Seven Pounds: Will Smith reunites with the director of The Pursuit of Happyness for this story about a man with a secret who changes the lives of seven strangers. PG13. Movies 12.
Slumdog Millionaire: The latest from Danny Boyle (Trainspotting) is a Mumbai-set fairy tale about life and the pursuit of love and happiness via Who Wants to Be a Millionaire (it’s not quite as simple as that maybe sounds). Slumdog is long on setting and its tangled plot is creative, but it’s short on emotional resonance, though its young actors are solid. R. 120 min. Ten Oscar nominations, including Danny Boyle, Best Director; Best Picture. Bijou. Cinemark. (12/18/08)
Taken: If you don’t give back Liam Neeson’s daughter (Maggie Grace), he will hunt you down, and he will kill you. You got that? You sure? I hope this Luc Besson-produced action flick is as much fun as it looks, though it seems to take itself awfully seriously. PG13. 93 min. Cinemark. VRC Stadium 15.
Tale of Despereaux, The: A tiny, heroic mouse with big ears undertakes a complicated journey in a medieval world. Based on the Newbery Medal-winning book by Kate DiCamillo, and starring the voices of Matthew Broderick, Robbie Coltrane and Dustin Hoffman. G. Movies 12.
Twilight: That sound you hear is the screams of Twilight fans whose beloved novel (by Stephenie Meyer) is arriving in cinematic form. It’s the story of vampire Edward (Robert Pattison), his human beloved, Bella (Kristen Stewart), and their extremely-chaste-yet-beset-by-inhuman-trials romance. PG13. 122 min. Movies 12. (11/26/08)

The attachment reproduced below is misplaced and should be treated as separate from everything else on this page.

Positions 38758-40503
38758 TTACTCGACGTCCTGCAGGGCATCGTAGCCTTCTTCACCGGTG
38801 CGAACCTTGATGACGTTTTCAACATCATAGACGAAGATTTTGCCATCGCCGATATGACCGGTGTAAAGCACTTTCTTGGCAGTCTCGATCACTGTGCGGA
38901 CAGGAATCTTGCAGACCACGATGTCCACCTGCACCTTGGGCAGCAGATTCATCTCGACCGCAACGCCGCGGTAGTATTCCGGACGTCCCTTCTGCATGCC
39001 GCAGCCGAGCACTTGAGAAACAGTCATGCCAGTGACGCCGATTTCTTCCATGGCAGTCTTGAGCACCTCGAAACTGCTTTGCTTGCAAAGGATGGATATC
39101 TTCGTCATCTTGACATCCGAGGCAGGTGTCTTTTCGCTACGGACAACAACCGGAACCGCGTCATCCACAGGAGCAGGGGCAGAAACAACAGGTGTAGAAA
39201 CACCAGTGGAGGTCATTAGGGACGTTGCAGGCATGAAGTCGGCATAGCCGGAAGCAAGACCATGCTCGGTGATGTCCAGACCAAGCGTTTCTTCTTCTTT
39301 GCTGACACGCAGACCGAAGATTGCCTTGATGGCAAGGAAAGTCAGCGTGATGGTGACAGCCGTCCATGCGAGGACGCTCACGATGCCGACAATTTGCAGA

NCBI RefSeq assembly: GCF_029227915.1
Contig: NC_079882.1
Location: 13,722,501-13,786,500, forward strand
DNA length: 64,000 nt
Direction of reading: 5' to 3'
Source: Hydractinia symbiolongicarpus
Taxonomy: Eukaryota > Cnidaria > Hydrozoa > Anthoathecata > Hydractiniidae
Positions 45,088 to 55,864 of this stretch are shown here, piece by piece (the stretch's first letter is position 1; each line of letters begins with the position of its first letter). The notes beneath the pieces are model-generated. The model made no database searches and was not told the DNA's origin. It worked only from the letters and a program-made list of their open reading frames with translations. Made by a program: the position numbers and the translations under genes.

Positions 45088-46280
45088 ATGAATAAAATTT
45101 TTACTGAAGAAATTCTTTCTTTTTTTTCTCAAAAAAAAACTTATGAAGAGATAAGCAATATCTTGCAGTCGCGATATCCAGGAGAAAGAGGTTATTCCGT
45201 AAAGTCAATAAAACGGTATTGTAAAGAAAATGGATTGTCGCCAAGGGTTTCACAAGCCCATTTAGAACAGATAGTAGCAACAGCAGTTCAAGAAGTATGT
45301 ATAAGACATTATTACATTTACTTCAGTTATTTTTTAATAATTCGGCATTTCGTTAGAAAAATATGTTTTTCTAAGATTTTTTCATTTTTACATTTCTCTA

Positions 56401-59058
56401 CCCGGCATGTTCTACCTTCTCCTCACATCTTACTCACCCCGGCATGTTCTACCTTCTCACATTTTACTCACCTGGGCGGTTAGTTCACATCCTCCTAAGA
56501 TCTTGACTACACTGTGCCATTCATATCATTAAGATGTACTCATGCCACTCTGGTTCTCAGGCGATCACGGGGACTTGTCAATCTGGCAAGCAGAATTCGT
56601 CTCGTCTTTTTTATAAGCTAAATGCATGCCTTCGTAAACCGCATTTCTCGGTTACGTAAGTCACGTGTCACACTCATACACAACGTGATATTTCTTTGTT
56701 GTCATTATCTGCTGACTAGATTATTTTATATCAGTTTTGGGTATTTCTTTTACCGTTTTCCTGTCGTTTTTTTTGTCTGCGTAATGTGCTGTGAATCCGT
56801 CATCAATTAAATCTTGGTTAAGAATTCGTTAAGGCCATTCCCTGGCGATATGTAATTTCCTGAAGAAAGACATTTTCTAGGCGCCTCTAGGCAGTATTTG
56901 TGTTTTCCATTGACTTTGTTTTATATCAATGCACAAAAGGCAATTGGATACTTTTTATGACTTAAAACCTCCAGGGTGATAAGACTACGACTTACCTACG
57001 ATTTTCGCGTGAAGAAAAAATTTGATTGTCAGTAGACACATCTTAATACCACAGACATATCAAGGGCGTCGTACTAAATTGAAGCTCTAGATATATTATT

Underworld 3: Rise of the Lycans: Whoa, weird. Michael Sheen’s second film to open in Eugene this weekend (the other being the slightly more hotly anticipated Frost/Nixon) is the third in the series about vampires and werewolves; Sheen is Lucian, a werewolf, who faces off with vampire Viktor (Bill Nighy) while romancing Viktor’s daughter, Sonja (Rhona Mitra, picking up the hotness where Kate Beckinsale left off). R. Cinemark. VRC Stadium 15.
Vicky Cristina Barcelona: Woody Allen’s latest involves a man (Javier Bardem), his crazy ex-wife (Penelope Cruz) and two young American women (Scarlett Johansson and Rebecca Hall) with whom the couple becomes “amorously entangled.” Sweet and pretty, but a touch on the shallow side. PG13. 96 min. Oscar nomination: Penelope Cruz, Best Supporting Actress. David Minor Theater.
Wrestler, The: Darren Aronofsky continues making films that seem exactly the opposite of anything he’s done before (Requiem for a Dream, The Fountain) with this rough-and-tumble story of a pro wrestler (Mickey Rourke, in a Golden Globe-winning role) and his relationships with a stripper (Marisa Tomei) and his daughter. R. 105 min. Oscar nominations: Mickey Rourke, Best Actor; Marisa Tomei, Best Supporting Actress. Cinemark.
Yes Man: Jim Carrey is the man who says “Yes.” And he says it to all sorts of things. Not even the moment when he and costar Zooey Deschanel dress up in Harry Potter costumes can save this film from its own blandness. PG13. 104 min. Movies 12. (12/24/08)
Zack and Miri Make a Porno: The latest from Kevin Smith concerns two longtime friends (Seth Rogen and Elizabeth Banks) who figure they might be able to solve their money problems by making an adult film. No big deal, right? Unless you start realizing you actually like the other person. R. 101 min. David Minor Theater. (11/13/08)
Bijou Art Cinemas
Bijou Theater 686-2458 | 492 E. 13th
David Minor Theater
David Minor Theater and Pub 762-1700 | 180 E. 5th
VRC Stadium 15 342-6536 | Valley River Center
Movies 12 741-1231 | Gateway Mall
Cinemark 17 741-1231 | Gateway Mall